Samantha Gruenheid Research
Our lab is focused on identifying and studying the molecules and pathways that play critical roles during the interaction of bacterial pathogens with their hosts. We examine the host/pathogen interaction from both angles: the virulence mechanisms employed by bacteria to cause disease, and the mechanisms employed by the host to resist infection.
Enteropathogenic and Enterohemorrhagic Escherichia coli
The Gram-negative bacterium Escherichia coli is detected in the intestine of warm-blooded animals shortly after birth and persists for the lifetime of the host as part of the commensal microflora. Some E. coli strains, however, have evolved virulence mechanisms that enable them to cause a wide range of diseases in otherwise healthy individuals. Enteropathogenic E. coli (EPEC) is a diarrheal pathogen that kills several hundred thousand children each year in developing countries, while Enterohemorrhagic E. coli (EHEC) is more prevalent in developed countries and causes diarrheal outbreaks with potentially fatal complications. EHEC is typically food-borne and is transmitted to humans through the consumption of raw or undercooked meat, unpasteurized milk and juice, and manure-contaminated produce. Recent studies indicate that both the frequency of EHEC outbreaks and the severity of symptoms suffered are on the rise. These observations are all the more worrisome as there are no specific therapeutic regimens for EHEC infections: the use of antibiotics is not recommended because it is thought to exacerbate disease.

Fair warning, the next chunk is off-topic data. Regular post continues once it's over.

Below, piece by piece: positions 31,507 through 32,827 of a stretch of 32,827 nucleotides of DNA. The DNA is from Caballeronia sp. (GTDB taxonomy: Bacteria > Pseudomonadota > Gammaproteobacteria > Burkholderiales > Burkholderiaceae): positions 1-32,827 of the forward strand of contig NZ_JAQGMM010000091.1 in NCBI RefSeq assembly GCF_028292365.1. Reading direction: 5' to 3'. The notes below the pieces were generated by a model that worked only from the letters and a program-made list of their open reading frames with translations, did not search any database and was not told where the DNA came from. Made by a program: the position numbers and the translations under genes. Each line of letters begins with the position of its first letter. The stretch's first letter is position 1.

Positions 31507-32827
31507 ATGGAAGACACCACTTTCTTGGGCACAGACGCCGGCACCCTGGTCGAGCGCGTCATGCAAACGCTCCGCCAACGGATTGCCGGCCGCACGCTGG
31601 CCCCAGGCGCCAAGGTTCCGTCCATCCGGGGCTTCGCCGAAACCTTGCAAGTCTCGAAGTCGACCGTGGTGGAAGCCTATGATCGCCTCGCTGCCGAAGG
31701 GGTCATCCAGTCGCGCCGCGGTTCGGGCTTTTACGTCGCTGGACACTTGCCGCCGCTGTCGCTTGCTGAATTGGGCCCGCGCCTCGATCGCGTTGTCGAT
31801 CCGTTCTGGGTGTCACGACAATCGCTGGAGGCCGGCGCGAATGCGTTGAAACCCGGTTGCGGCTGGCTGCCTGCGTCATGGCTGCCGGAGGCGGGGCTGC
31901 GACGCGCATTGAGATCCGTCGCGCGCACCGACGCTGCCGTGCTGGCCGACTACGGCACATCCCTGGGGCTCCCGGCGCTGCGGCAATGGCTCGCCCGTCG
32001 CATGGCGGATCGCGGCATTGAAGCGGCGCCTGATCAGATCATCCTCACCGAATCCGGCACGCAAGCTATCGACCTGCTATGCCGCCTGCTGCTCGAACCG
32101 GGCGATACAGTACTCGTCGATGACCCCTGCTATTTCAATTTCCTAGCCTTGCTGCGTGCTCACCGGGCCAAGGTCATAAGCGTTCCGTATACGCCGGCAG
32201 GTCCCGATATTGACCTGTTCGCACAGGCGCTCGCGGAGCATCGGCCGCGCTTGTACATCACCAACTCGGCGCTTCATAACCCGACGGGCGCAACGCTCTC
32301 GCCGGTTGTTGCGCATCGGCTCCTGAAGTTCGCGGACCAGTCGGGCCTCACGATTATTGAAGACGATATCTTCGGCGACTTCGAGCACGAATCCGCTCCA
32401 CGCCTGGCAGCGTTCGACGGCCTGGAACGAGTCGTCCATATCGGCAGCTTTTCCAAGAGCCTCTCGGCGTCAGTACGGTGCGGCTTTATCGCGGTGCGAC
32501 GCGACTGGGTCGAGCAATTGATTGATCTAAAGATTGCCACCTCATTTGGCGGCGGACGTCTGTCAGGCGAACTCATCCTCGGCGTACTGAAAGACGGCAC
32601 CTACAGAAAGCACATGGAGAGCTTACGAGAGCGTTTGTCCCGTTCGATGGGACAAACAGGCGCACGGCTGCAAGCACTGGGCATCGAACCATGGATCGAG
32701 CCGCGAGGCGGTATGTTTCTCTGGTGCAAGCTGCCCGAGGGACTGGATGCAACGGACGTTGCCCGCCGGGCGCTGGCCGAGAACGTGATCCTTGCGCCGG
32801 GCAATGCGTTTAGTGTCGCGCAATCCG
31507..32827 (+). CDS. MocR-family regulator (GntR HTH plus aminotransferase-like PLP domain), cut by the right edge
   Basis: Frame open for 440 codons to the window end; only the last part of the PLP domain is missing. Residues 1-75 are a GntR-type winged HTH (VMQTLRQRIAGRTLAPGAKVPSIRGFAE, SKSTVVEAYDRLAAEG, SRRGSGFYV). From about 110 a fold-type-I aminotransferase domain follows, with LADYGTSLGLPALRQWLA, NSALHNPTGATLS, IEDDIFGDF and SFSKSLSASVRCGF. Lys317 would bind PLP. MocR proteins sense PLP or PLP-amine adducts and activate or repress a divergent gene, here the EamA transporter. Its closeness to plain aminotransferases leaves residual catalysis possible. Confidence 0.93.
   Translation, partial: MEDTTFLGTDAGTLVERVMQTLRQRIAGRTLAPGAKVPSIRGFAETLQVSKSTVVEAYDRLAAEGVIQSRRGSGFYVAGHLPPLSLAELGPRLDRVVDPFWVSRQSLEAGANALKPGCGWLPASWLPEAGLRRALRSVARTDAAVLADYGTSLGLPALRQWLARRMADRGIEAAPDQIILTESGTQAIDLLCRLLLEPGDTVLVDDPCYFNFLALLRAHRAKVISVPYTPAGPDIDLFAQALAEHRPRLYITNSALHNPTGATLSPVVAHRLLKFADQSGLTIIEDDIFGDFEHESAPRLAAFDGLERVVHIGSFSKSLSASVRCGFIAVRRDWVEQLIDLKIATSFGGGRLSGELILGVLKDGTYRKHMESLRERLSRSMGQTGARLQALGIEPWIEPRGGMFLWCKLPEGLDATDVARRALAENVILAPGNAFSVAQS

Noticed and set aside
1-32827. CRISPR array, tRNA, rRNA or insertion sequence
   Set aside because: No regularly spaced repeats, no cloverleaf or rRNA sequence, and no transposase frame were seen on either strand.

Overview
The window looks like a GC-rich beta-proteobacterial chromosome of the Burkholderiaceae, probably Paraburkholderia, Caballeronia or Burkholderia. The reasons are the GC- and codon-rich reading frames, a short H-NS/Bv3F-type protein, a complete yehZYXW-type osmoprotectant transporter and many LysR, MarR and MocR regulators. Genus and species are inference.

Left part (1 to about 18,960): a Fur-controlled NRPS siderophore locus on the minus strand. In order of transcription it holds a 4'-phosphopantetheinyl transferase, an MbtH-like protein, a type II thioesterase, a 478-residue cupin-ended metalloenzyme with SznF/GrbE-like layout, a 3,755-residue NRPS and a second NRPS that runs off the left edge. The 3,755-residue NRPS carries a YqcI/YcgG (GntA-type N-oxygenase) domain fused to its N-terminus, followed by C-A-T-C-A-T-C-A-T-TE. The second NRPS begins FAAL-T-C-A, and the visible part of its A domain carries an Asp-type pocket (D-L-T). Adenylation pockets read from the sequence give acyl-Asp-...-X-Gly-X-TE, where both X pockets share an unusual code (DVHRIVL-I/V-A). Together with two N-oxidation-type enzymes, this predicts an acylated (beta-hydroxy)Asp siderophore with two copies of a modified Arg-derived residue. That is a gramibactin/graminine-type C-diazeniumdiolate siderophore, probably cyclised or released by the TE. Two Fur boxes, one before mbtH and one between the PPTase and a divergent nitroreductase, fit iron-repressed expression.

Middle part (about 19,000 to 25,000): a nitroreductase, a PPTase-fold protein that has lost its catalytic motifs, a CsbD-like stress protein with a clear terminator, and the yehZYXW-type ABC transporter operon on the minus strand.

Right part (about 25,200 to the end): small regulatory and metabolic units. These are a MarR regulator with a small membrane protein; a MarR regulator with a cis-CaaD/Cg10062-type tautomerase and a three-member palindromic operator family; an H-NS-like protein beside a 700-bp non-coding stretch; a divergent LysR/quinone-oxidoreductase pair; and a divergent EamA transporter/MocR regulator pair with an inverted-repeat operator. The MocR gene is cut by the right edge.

Virulence mechanisms of intestinal pathogens
EHEC and EPEC attach to intestinal epithelial cells and use a “molecular syringe,” the type III secretion system to inject bacterial virulence proteins directly into host cells. These proteins hijack host cell pathways to facilitate bacterial replication and survival, ultimately promoting disease. We identified nleA, a type III-translocated effector protein that is critical for virulence of EHEC and related pathogens. Current work in the lab is focused on investigating the molecular and physiological basis for nleA's striking effect on virulence, in order to understand its role in disease.
Genetic dissection of the host response to intestinal infection
While pathogenic bacteria have evolved sophisticated virulence mechanisms to cause disease within the host, the outcome of infection can vary greatly between individuals. To further understand the varying host response to these infections, we are applying a genetic approach to the Citrobacter rodentium mouse infection model to identify host genes and proteins that play critical roles in susceptibility/resistance to infection with EHEC and related pathogens.